Social Studies is a core subject offered in the junior secondary schools and tertiary institutions in the education system. And its aims cannot be achieved without the use of instructional materials, owing to the challenge of using instructional materials, which need to be tackled for the achievement of the aims. Therefore, this research work is designed to assess the problems of using instructional materials in the teaching of Social studies in junior secondary schools, in Dunukofia Local Government Area of Anambra State. Findings obtained from the analysis of the data collected; show that the problems of using instructional materials are the shortage of materials, laziness amongst the teachers, lack of fund for the purchase of instructional materials, and time. It was also observed that the performance of the student has a lot to do with the use of instructional materials during classes. Recommendations were based on the findings. And if this is well implemented, it will go a long way in solving the said problems of using instructional materials in the teaching of social studies for the growth and achievement of the objectives of the subject and the development of the country at large.
TABLE OF CONTENTS
Title page———————————————————————————– i
Table of contents————————————————————————vii
List of tables——————————————————————————-x
CHAPTER ONE: INTRODUCTION
Background of the study—————————————————————-1
Statement of the problem————————————————————–9
Purpose of the study——————————————————————-10
Significance of the study————————————————————–11
Scope of the study———————————————————————-12
CHAPTER TWO: REVIEW OF RELATED LITERATURE
The concept of Social studies——————————————————-14
Conceptual framework of instructional materials used in the teaching of
Instructional materials used in the teaching of Social studies—————20
Characteristics of instructional materials—————————————–25
Availability of instructional materials in junior secondary schools———-26
Problems of using instructional materials in the teaching of Social studies
in Junior secondary schools———————————————————28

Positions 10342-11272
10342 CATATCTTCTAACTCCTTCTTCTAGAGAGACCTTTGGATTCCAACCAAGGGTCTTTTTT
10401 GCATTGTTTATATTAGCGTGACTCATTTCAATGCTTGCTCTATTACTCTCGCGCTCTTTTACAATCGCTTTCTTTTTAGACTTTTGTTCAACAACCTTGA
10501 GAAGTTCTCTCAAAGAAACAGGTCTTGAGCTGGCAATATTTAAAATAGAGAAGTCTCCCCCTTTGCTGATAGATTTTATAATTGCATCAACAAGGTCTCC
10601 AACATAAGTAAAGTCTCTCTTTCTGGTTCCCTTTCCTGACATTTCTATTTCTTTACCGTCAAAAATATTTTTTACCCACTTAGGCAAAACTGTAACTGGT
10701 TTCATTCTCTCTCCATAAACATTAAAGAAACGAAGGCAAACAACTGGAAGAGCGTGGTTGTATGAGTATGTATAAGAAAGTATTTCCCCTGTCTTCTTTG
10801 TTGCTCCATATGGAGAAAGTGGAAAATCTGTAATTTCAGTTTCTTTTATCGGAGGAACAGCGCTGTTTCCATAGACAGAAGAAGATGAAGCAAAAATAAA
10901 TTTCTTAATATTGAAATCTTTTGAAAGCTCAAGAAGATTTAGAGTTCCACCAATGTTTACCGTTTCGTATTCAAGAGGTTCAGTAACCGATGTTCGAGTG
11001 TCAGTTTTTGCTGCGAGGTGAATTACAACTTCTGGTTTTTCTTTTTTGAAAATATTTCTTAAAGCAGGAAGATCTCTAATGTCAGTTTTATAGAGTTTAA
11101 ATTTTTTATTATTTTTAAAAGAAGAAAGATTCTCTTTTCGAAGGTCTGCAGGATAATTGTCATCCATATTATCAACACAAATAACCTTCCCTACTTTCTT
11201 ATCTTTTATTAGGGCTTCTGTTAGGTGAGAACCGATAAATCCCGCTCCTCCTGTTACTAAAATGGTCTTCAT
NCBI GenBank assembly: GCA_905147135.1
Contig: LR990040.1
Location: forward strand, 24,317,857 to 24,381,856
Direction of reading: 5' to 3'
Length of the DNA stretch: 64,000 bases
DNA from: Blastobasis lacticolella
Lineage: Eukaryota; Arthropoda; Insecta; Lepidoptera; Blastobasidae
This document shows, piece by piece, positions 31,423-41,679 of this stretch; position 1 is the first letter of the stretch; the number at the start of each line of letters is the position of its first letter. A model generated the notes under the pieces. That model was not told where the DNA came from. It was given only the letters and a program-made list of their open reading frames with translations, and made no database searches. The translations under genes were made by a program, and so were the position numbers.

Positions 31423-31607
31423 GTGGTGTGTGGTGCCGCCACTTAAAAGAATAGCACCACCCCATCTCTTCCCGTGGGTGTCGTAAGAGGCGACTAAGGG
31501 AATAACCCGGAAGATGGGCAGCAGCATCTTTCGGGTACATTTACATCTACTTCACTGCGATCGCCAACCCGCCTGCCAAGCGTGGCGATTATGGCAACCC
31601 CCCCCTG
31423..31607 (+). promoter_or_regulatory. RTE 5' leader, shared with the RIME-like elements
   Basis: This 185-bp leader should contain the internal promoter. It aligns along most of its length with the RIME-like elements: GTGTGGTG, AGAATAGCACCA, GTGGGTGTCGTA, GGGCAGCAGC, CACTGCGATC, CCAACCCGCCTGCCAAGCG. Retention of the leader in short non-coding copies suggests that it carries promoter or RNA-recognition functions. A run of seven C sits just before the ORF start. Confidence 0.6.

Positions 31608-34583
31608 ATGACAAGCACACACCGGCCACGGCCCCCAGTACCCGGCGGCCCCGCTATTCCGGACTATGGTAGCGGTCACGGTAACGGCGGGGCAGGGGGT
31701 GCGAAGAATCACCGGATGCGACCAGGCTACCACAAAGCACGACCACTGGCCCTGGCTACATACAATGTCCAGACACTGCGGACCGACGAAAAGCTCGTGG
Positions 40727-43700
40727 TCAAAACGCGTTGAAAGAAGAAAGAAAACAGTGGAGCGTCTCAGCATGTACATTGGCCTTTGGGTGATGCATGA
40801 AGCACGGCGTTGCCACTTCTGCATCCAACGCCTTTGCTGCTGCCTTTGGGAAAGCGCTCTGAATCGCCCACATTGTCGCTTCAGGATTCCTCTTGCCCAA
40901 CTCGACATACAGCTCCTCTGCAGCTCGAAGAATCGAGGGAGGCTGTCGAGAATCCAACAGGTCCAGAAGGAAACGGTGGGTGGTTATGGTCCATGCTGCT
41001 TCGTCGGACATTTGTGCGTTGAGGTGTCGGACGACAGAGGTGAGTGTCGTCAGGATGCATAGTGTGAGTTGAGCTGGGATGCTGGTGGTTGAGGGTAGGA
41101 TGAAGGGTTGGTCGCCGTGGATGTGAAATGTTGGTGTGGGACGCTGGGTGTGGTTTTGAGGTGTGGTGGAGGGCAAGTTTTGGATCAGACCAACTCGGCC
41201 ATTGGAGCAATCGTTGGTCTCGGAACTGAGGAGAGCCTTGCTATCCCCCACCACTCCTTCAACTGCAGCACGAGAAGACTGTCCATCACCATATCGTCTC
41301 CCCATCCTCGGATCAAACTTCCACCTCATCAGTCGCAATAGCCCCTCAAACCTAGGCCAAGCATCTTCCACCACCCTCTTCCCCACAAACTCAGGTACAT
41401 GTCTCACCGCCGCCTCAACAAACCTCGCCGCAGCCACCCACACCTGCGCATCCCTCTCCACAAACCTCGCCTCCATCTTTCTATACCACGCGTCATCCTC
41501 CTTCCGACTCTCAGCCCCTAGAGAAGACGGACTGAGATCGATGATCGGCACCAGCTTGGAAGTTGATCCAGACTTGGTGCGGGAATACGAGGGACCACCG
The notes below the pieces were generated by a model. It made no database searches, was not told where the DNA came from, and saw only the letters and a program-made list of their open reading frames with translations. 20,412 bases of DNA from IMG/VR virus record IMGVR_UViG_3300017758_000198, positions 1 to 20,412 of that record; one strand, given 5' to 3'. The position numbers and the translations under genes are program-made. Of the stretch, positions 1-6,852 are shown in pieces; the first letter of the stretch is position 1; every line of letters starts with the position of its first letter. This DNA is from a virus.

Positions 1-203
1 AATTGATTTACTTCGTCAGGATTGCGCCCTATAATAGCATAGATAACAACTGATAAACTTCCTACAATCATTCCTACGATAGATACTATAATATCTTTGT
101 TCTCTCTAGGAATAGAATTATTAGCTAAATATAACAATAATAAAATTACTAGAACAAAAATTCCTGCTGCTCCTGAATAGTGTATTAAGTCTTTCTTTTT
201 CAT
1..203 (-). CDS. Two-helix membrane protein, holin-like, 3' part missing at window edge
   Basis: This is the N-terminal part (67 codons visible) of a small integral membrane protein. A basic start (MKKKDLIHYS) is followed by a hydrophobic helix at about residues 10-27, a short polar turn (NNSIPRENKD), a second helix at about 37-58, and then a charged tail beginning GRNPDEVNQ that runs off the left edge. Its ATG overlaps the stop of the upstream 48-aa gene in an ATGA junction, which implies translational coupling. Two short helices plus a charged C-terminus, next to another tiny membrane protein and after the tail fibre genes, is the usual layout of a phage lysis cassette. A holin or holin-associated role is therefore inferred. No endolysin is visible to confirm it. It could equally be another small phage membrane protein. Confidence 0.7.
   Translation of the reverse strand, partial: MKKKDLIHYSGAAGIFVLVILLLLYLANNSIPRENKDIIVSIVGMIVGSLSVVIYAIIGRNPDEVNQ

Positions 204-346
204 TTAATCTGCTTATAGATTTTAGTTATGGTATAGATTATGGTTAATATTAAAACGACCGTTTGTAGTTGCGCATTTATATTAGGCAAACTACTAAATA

Review of Related Empirical Studies———————————————-31
Summary of Reviewed Literature—————————————————33
CHAPTER THREE: METHODOLOGY
Area of study—————————————————————————–36
Population of the study—————————————————————-37
Sample and sampling Techniques————————————————-37
Instrument for Data Collection——————————————————-38
Validation of the instrument———————————————————-38
Method of Data Collection————————————————————39
Method of data Analysis————————————————————–39
CHAPTER FOUR: RESULTS
CHAPTER FIVE: DISCUSSION OF THE FINDINGS, SUMMARY,
Discussion of the Findings———————————————————–47
Summary of the study—————————————————————–49
Limitations of the study—————————————————————-55
Suggestions for further study——————————————————–55
LIST OF TABLES
Table1: List of the secondary schools used for the study——————-38
Table2: Mean scores of the instructional materials used in teaching
Table3: Mean scores of the most widely utilized instructional materials by
Classroom teachers in the teaching Social studies—————-43
Table4: Mean scores of the different problems of using instructional
Materials in the teaching of Social studies—————————44
Table5: Mean scores of the remedies of the problems of using
Background to the Study
Teaching at any level requires that the students be exposed to some form of stimulation such as the use of instructional materials like; Education radio, charts, chalkboards, maps, film strips and realia materials. Adekunle (2008) noted that teaching resources in Social studies means anything that can assist the teacher in promoting teaching and learning. When the students are given the chance to learn through more sense than one, they can learn faster. The use of instructional materials provides the teacher with interesting and compelling platforms for conveying information since they motivate learners to learn more. Furthermore, the teacher is assisted in overcoming physical difficulties that will have hindered his effective presentation of a given topic. Larson (2001) quoted Lane who noted that the use of electronically mediated instruction to duplicate the traditional face- to-face classroom has resulted in a shift from teacher –to student- centered classes. In this situation the responsibility for learning is shifted to the students. The teacher facilitates the learning by acting as a coach, resource guide and companion in learning. The use of an instructional material does not only encourage teachers and students to work collaboratively but also results in more cooperative learning activities among the students.